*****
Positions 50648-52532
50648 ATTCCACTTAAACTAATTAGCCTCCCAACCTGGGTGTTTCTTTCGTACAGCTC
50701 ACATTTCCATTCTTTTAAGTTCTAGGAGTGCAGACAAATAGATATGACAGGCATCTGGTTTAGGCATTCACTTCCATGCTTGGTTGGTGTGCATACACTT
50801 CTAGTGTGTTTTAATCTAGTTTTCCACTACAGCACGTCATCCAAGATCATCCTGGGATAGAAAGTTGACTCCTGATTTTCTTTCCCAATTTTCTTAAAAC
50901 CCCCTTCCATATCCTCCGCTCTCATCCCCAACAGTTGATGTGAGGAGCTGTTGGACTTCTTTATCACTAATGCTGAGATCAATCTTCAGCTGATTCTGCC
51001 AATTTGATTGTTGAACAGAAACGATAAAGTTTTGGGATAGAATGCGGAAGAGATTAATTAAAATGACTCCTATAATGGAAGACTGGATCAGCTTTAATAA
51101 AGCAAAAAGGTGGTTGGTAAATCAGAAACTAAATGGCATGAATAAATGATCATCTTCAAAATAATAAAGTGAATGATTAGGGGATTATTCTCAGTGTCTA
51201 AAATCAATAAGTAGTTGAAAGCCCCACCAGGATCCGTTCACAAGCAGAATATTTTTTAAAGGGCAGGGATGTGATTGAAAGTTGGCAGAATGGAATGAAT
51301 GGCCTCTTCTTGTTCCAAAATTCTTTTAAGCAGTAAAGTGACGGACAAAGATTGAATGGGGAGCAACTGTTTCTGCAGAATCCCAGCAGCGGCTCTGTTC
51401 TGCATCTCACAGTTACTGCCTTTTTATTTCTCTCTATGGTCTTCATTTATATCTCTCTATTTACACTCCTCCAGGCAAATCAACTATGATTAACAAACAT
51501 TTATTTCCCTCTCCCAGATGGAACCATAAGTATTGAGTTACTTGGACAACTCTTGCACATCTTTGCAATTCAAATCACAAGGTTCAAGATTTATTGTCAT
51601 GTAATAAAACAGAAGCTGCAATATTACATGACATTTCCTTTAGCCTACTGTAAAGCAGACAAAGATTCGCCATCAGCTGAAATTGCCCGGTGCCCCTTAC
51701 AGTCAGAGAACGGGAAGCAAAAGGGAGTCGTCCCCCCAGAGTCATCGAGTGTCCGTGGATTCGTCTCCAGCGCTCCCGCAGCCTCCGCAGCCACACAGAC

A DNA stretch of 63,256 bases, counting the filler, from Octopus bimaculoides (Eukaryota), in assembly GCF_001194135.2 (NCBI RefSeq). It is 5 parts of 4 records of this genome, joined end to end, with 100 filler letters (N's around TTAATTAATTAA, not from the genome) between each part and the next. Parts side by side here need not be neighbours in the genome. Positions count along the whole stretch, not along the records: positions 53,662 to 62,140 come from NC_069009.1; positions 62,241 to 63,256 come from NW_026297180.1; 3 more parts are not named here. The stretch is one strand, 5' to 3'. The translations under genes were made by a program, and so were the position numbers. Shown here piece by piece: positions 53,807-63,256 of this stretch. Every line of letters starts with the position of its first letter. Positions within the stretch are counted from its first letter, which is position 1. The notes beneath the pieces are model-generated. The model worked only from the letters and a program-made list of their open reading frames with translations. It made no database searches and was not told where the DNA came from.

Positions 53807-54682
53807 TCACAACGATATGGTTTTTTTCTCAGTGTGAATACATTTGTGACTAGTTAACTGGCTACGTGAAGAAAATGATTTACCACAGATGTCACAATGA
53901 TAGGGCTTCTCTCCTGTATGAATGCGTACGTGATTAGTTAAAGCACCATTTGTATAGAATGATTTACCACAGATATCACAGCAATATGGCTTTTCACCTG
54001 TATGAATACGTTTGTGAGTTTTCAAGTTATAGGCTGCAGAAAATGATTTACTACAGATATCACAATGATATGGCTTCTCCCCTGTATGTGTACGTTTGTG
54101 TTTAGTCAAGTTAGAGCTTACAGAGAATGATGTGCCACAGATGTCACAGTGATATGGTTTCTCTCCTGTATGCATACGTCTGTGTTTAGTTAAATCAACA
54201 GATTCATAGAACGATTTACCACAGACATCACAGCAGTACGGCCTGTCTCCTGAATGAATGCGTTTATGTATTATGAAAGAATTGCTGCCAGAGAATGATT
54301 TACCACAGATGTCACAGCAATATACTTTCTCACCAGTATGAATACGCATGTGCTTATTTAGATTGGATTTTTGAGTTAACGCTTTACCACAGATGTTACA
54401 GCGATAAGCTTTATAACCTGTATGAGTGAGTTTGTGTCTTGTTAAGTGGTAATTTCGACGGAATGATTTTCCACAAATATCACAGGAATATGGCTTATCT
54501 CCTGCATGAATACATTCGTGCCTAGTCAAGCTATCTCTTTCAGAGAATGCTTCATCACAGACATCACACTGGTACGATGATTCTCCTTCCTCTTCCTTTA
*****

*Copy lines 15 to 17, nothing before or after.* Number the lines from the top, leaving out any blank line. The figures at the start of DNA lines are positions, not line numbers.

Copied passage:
Positions 53807-54682
53807 TCACAACGATATGGTTTTTTTCTCAGTGTGAATACATTTGTGACTAGTTAACTGGCTACGTGAAGAAAATGATTTACCACAGATGTCACAATGA
53901 TAGGGCTTCTCTCCTGTATGAATGCGTACGTGATTAGTTAAAGCACCATTTGTATAGAATGATTTACCACAGATATCACAGCAATATGGCTTTTCACCTG